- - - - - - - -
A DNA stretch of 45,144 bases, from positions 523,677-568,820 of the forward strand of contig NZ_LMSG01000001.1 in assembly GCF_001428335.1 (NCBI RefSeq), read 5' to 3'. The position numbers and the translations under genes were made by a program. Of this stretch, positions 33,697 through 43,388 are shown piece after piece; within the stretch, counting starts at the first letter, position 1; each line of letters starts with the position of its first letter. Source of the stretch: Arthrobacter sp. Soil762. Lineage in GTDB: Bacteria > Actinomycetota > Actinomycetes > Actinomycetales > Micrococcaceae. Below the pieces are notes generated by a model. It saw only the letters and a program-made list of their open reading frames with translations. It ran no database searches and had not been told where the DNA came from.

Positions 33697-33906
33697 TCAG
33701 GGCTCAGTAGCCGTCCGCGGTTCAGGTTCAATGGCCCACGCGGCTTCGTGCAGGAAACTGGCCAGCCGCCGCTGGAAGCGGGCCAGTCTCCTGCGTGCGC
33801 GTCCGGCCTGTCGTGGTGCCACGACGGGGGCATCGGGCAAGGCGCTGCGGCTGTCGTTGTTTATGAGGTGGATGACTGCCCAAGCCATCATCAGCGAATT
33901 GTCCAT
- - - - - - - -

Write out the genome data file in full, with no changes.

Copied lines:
A DNA stretch of 45,144 bases, from positions 523,677-568,820 of the forward strand of contig NZ_LMSG01000001.1 in assembly GCF_001428335.1 (NCBI RefSeq), read 5' to 3'. The position numbers and the translations under genes were made by a program. Of this stretch, positions 33,697 through 43,388 are shown piece after piece; within the stretch, counting starts at the first letter, position 1; each line of letters starts with the position of its first letter. Source of the stretch: Arthrobacter sp. Soil762. Lineage in GTDB: Bacteria > Actinomycetota > Actinomycetes > Actinomycetales > Micrococcaceae. Below the pieces are notes generated by a model. It saw only the letters and a program-made list of their open reading frames with translations. It ran no database searches and had not been told where the DNA came from.

Positions 33697-33906
33697 TCAG
33701 GGCTCAGTAGCCGTCCGCGGTTCAGGTTCAATGGCCCACGCGGCTTCGTGCAGGAAACTGGCCAGCCGCCGCTGGAAGCGGGCCAGTCTCCTGCGTGCGC
33801 GTCCGGCCTGTCGTGGTGCCACGACGGGGGCATCGGGCAAGGCGCTGCGGCTGTCGTTGTTTATGAGGTGGATGACTGCCCAAGCCATCATCAGCGAATT
33901 GTCCAT